2020: The Year of the Medical Marijuana Stock
Something we’ve been documenting for a long while now is the slow but steady spread of medical marijuana legalization.
In many parts of Europe, the entirety of Canada, and now a projected 40 states in the U.S., medical marijuana may be virtually legal in many of the largest consumer markets in the world.
And that’s great news for medical marijuana stocks.
I’ve said it before and I’ll say it again: don’t sleep on medical cannabis stocks. Yes, recreational pot stocks are “sexier,” but that shouldn’t overshadow just how lucrative many medical marijuana stocks can be if played right.
The fact that medical cannabis companies have legal access to far more markets than recreational marijuana does is enough to show that marijuana stocks from the medical sector have huge potential.
Consider that the U.S. is, despite being the most pro-pot it has ever been, still at least a year away from federal legalization. If Donald Trump retains the presidency, you can expect to see little to no movement on federal recreational marijuana legalization until at least 2025.
In the meantime, the quiet fight for medical marijuana legalization fares much better.
In 2020, we could see several states (including deep-red states like Mississippi and South Dakota, traditionally against marijuana legalization) push through legislation that permits medical marijuana.
It’s entirely plausible that more than 40 states could permit medical marijuana by the end of this year. (Source: “Marijuana legalization may hit 40 states. Now what?” Politico, January 20, 2020.)
And as the 2020 presidential election nears, we can expect to see more ballot initiatives concerning pot.
“We’re cautiously optimistic that we can win more marijuana reform ballot initiatives on one Election Day than on any previous Election Day,” said Matthew Schweich, deputy director of the Marijuana Policy Project.
Schweich said that growing public support for the issue among both liberals and conservatives could aid these initiatives.
“Now, we’re venturing into new, redder territory and what we’re finding is voters are ready to approve these laws in those states,” said Schweich. “If we can pass medical marijuana in Utah, we can pass it anywhere.”
The leaders of the marijuana legalization movement have been getting smarter politically.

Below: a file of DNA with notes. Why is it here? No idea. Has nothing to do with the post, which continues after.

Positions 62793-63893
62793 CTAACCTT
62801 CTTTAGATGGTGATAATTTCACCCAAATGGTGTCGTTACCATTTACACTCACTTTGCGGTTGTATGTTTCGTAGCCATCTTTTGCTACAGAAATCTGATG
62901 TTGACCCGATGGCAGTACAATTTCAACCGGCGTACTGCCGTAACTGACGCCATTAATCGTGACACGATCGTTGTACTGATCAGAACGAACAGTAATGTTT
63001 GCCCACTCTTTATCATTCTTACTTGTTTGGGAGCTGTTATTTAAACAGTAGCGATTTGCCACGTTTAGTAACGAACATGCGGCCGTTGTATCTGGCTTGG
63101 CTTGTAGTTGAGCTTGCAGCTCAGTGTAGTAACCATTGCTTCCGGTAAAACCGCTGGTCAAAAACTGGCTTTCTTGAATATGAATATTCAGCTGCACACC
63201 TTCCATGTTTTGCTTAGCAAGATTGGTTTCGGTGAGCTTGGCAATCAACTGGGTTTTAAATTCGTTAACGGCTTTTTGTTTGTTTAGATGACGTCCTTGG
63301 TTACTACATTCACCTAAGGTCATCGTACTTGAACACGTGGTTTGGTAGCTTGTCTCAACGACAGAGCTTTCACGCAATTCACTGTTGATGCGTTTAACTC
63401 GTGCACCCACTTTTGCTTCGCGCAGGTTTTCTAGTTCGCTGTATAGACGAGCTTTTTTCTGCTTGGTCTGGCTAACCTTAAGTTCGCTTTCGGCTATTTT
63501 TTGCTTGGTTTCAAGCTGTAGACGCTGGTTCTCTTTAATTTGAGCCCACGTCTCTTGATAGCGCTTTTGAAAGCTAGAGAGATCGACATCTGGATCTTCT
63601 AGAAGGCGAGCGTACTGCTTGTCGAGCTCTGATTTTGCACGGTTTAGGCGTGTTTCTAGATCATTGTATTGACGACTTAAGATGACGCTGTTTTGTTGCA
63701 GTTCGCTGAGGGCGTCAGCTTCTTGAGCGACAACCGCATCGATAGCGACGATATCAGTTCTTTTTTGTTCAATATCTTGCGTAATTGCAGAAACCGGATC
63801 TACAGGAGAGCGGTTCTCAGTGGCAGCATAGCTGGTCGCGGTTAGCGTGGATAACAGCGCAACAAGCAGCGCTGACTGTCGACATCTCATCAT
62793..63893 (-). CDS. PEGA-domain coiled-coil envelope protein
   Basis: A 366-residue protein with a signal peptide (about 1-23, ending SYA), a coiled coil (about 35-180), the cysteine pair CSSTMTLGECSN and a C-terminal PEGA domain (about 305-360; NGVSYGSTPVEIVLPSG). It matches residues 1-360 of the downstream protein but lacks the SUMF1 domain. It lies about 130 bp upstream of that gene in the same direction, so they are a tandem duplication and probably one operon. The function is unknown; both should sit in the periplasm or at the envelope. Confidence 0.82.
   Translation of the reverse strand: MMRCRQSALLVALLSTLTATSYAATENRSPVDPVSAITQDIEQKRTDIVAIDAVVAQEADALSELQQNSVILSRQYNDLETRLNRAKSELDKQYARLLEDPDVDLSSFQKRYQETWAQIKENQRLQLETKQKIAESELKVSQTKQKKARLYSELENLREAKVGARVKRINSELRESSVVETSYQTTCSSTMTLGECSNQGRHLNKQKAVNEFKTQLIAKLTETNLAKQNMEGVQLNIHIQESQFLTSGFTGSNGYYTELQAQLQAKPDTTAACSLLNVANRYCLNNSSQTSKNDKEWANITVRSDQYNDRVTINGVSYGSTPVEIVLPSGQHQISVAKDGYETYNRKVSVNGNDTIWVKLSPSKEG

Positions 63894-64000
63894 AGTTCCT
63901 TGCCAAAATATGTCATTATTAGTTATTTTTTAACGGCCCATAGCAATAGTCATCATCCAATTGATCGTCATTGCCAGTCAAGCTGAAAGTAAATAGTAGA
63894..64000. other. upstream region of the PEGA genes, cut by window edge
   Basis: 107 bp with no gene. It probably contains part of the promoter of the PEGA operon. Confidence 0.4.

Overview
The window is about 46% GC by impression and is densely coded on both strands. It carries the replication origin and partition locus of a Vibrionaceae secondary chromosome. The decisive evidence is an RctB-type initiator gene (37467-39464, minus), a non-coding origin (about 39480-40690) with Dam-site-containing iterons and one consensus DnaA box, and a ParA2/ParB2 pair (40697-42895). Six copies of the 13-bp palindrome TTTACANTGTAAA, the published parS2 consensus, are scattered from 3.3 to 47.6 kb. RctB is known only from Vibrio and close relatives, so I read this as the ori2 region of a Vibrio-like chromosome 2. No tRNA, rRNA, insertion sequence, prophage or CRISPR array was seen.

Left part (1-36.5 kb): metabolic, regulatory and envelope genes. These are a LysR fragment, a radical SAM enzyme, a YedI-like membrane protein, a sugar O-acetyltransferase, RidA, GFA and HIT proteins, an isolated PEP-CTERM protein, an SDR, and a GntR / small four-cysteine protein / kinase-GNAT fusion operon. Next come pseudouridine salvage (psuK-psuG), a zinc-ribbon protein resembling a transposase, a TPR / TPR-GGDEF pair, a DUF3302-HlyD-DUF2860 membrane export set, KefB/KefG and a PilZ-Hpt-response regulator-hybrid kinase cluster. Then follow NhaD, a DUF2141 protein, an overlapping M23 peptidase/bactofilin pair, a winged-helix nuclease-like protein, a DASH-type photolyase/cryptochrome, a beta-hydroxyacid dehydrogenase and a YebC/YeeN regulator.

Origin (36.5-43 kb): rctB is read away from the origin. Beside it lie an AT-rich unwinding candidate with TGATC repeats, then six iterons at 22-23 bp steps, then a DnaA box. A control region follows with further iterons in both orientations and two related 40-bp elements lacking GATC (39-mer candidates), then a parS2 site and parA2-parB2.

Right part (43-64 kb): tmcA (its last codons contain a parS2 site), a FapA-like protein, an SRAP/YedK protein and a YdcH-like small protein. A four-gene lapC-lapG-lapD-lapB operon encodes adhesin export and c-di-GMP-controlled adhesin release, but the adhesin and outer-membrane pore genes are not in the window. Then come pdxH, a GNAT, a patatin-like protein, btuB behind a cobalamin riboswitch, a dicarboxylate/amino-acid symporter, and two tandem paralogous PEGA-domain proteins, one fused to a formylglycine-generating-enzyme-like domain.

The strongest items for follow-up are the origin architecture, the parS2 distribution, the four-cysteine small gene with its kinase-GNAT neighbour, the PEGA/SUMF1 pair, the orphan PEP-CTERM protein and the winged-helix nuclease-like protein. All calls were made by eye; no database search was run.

According to Schweich, while scoring a referendum win in Ohio would be big for the pro-pot political agenda, ultimately it would be a very costly battle. Victories in smaller states can lead to just as much Senate support for far less cost.
“The cost of an Ohio campaign could cover the costs of [four to six] other ballot initiative campaigns. Our first goal is to pass laws in as many places as we can,” said Schweich.
And that makes sense. Build momentum across the country and create such an absurd incongruity between the federal and state laws regarding marijuana that Congress will be forced into action.
It’s a simple plan that could help spur federal marijuana legalization sooner rather than later.
In the meantime, it’s clear that the war for medical marijuana legalization in the U.S. and abroad is almost won. It’s very possible that, no matter what happens on election day in 2020, we could see 50 states legalize medical cannabis in the near future.
And that would mean big opportunities for medical marijuana stocks.
Consider that the SAFE Banking Act, currently awaiting approval by the Senate, could allow large banks to handle marijuana money,
It would lend a whole new air of legitimacy to medical cannabis.
Furthermore, true medical marijuana companies—the ones looking to treat specific conditions rather than, say, general anxiety and other maladies of that nature—operate more like traditional pharmaceutical companies than pure-play marijuana companies.
Which is to say that they invest heavily in research and development, at which point they embark on a risky, often years-long process of trials and approval. But if their drug is approved for use by doctors, these companies often see huge payouts.
Medical cannabis stocks are among the riskier plays in the marijuana market, to be sure, but they could bring massive gains to investors.
Consider the drug “Epidiolex.” The first cannabis-derived medication to be approved by the U.S. Food and Drug Administration for prescription in the U.S. helped push up the share price of GW Pharmaceuticals Inc (NASDAQ:GWPH).
GWPH stock has logged about a 14% gain year-to-date, keeping pace with the recovering marijuana stock market.
Chart courtesy of StockCharts.com
And that’s just the tip of the iceberg.
Many ailments are considered to be potentially treatable by marijuana, including pain, anxiety, and post-traumatic stress disorder (PTSD).
If the U.S. federally legalizes medical marijuana in the near future (an increasingly likely scenario)—or at least relaxes its laws banning research into the drug (something that’s all but assured)—we can expect more of these medications.
It’s a great way to see massive gains on some long-term stocks. As such, investors might want to keep their eyes trained on medical marijuana stocks.
It’s no secret that pot legalization is taking up a lot of oxygen in the media atmosphere as of late. After all, many prominent political figures in the U.S. and elsewhere have increasingly been incorporating marijuana legalization into their platforms or laws.
The path ahead for the recreational weed sector, however, is not necessarily going to be smooth. But for medical cannabis, the path toward legalization is far clearer.
Therefore, refocusing on the vast potential of the medical marijuana sector is a prudent and potentially highly lucrative move.